The BOU gives the green light to more financial payment solutions

Kampala, Uganda | THE INDEPENDENT | The Bank of Uganda (BoU) has licensed two more financial solutions under the Sandbox Regulatory Framework as it implements laws to promote financial inclusion and security.

A regulatory sandbox is a framework set up by a financial sector regulator to enable small-scale live testing of innovations by private companies in a controlled environment under the supervision of the regulator. This is intended to ensure that there are no repercussions to the public, including the loss of money, which is a common crime in the financial sector in Uganda and other developing financial markets.

Culipa Ltd and Absa Bank Uganda Ltd are the latest to have received permission to test their respective innovations under the Sandbox agreement. Culipa will test a payment processing and money transfer service that allows individuals and/or small businesses to easily receive mobile money payments by leveraging social media platforms.

Absa Bank will test a digital wallet solution that works on all types of phones via SIM skin technology. This mobile payment technology consists of a thin plastic membrane that can be attached to any mobile phone SIM card and provides full transactional capabilities, such as person-to-person payments, bill payments, merchant payments and withdrawals, and can also support microcredit operations. .

The Absa digital wallet will also be accessible through a mobile app and web portal with the aim of boosting financial inclusion, especially for Uganda’s unbanked population.

Under the Sandbox framework launched last year, the Bank of Uganda first licensed ‘Wave Transfer Ltd’, a mobile payment system company operating as ‘Wave’. He came with a promise to primarily serve those who don’t have a bank account.

Bank of Uganda dismisses fears that opening the market to so many small operators could increase the risk to the safety and security of money, instead saying it is ready to license more operators to improve the scope of access to formal financial services.

“The Bank of Uganda invites more companies to develop and test financial innovations under the Regulatory Sandbox Framework. The Bank reassures the public of its commitment to preserving the safety and integrity of the financial system,” said Deputy Governor Michael Atingi-Ego.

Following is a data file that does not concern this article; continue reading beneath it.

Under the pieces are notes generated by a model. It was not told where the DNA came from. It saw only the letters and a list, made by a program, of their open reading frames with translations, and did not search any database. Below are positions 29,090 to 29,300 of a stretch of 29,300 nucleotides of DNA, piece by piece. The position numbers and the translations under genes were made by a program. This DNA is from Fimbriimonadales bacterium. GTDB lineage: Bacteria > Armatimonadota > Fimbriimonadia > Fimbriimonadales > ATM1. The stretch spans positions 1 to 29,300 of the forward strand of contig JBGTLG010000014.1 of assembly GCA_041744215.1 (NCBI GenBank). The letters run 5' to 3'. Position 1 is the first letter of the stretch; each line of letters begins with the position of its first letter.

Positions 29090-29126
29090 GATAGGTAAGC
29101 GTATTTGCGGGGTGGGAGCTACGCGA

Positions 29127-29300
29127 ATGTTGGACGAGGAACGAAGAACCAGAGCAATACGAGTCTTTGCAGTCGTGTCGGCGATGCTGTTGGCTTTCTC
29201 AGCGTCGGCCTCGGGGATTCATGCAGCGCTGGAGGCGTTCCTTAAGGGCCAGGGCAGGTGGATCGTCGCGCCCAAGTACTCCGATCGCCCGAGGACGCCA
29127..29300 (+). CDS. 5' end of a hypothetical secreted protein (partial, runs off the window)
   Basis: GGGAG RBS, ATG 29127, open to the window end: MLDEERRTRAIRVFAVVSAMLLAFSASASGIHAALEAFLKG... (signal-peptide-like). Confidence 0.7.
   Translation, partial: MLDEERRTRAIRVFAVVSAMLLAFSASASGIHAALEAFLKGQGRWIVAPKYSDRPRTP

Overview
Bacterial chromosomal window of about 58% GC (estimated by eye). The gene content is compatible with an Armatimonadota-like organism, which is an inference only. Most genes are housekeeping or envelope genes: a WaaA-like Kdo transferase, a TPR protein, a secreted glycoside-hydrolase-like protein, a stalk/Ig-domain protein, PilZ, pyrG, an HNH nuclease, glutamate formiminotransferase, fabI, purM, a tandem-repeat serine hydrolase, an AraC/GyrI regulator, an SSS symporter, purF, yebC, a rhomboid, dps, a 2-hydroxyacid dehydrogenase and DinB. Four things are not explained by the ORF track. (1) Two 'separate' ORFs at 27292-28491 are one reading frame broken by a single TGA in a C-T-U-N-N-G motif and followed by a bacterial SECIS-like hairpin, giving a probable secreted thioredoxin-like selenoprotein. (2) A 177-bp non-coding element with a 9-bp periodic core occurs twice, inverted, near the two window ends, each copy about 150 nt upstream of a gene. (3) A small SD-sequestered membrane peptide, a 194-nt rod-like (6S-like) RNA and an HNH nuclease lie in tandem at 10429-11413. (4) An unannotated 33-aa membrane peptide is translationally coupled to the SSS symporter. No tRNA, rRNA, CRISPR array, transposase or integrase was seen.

One of the achievements of the sandbox regulatory framework is the decision to accept cryptocurrency operators into the system. The BOU has opposed cryptocurrency technology since 2018 because, being a digital financial system, it is difficult to regulate.

The regulator has always insisted that anyone who agrees to participate in business does so at their own risk, without expecting compensation from the authorities in the event of loss. But the Central Bank has now invited members of the Blockchain Association of Uganda (BAU) to share their knowledge with the regulator.

“Your call for peer-to-peer learning with our technical staff on crypt-economic models is granted with positivity by BoU. We investigated whether the regulatory sandbox is the right environment to test certain use cases” , Andrew Kawere, director of the Bank of Uganda’s National Payments Department, said in an email.

Association president Kwame Rugunda confirmed meetings between the association and the regulator in May. There are up to 40 fintech companies operating in the country, many of which are attached to banks and telecommunications companies, but the majority of them have not yet obtained a license from the BOU. BOU says they want everyone registered so the bank takes control to keep people’s funds safe

“Protecting the interests of our customers is one of the most important things we can do as Bank of Uganda. In Uganda, our level of understanding regarding digital and online finance is quite low. In general, people need some protection against rather advanced financial innovations,” Kawere said.

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